• Almost every company has some products or services that are complete commodities, some products or services that are substantially unique and some products or services that are somewhere in between. But using an industry rule of thumb for what markup should be, and like most companies do, the same margin uplift for all products, the commodity products will end up being priced too high and will therefore not sell as much as they should. The unique products will be priced too low, and the company will fail to capture the value that their uniqueness delivers to customers. Those products in between may fall into either one or both of those scenarios.
  • Above I talked about “cost,” as this is something easy to define. It is not. It is easy to define the hard costs. For example, a product uses components that cost X, the manufacturing takes Y time and use Z personnel resources to do so. That is easy but is not all. To get an accurate account of the cost of a product one must consider the soft costs, such as the overhead costs. And this is where the problem comes in. How do you accurately allocate sales and marketing expenses to a particular product? How do other expenses, such asmanagement overhead, rent, cost of capital, and other soft costs be allocated to a particular product? Or delivering services for that matter. Well, it becomes a judgment call. Which is a euphemism for an informed guess!
  • As cost-based pricing leads to so many negatives, why do so many companies use it? It is because it is, from a corporate management point of view, easy to understand. Controllers, CFOs and other managers can easily look at data on cost (as good as it may be), price, and margin and make both tactical and strategic decisions. Cost-based pricing also requires relatively few resources and is easy to explain for the rest of the company.
  • Cost plus is such an imprecise way of setting price, and it leads to subpar business performance and companies switching to pricing based on customers willingness to pay always see substantial improvements; higher sales and higher profits.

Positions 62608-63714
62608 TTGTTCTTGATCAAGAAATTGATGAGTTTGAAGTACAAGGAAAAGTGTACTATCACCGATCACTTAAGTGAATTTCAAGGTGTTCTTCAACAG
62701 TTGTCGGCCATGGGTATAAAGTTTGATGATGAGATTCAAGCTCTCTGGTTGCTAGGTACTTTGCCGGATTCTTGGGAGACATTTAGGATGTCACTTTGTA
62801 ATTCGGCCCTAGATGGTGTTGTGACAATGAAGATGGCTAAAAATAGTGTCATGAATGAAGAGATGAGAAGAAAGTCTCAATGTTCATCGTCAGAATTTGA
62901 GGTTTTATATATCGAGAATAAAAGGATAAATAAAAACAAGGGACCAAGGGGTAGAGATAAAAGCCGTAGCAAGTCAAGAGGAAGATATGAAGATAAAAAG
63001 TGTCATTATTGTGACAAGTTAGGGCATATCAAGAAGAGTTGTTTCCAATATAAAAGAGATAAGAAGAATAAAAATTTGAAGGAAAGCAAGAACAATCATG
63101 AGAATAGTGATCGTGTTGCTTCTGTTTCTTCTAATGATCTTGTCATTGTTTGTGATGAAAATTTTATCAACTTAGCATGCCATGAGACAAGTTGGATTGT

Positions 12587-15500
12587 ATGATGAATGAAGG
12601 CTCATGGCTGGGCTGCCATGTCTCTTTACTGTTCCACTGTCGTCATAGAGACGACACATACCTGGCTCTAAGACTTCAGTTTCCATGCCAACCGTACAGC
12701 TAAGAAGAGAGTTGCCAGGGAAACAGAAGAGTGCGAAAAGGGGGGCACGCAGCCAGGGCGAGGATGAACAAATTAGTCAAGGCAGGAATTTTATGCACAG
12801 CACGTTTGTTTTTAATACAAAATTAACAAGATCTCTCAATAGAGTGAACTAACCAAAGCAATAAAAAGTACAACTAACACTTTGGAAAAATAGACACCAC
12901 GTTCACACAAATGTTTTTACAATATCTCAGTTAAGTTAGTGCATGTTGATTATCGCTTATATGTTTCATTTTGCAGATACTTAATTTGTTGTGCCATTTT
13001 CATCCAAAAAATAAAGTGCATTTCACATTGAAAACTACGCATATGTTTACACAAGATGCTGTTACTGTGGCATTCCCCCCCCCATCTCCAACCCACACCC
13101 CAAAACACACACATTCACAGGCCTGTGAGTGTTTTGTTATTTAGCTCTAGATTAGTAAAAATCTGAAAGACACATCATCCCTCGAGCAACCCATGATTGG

Don’t forget to look out for the third installment in this series: Using guesses or gut feel as the base for pricing.

Per Sjöfors
The Price Whisperer™
Founder
Sjöfors & Partners Inc
www.sjofors.com

Pricing has always been an interest area for Per. As a serial entrepreneur, running companies in Europe and the US, he did pricing experiences. Some of these worked spectacularly well, some did not work at all. As a result, Per founded Atenga (now Sjöfors & Partners) out of his frustration that what business schools teach about pricing is too abstract, too academic for a business executive to act on. Likewise with books about pricing. Consequently, he set out to make pricing practical and actionable. Pricing for business people. Since then, he has been at the forefront as thought leader in everything pricing and he is a sought-after speaker for a variety of conferences and business circuits.

Per appear regularly on business radio shows and gets quoted regularly in the financial press, including Forbes, Fortune Magazine, Inc., IndustryWeek, Business Insider and the Financial Times.

About Us: Sjöfors & Partners has developed a unique method for data-driven pricing based on price-specific market research, that generate precise measurements of customers’ willingness to pay or buy for a product or service. Armed with this knowledge, companies can focus their sales, marketing and product development efforts towards the market segment with the highest willingness to buy at the highest prices. The measurement also allows Sjöfors & Partners’ clients to accurately predict the results of different prices, taking the uncertainty out of pricing decisions.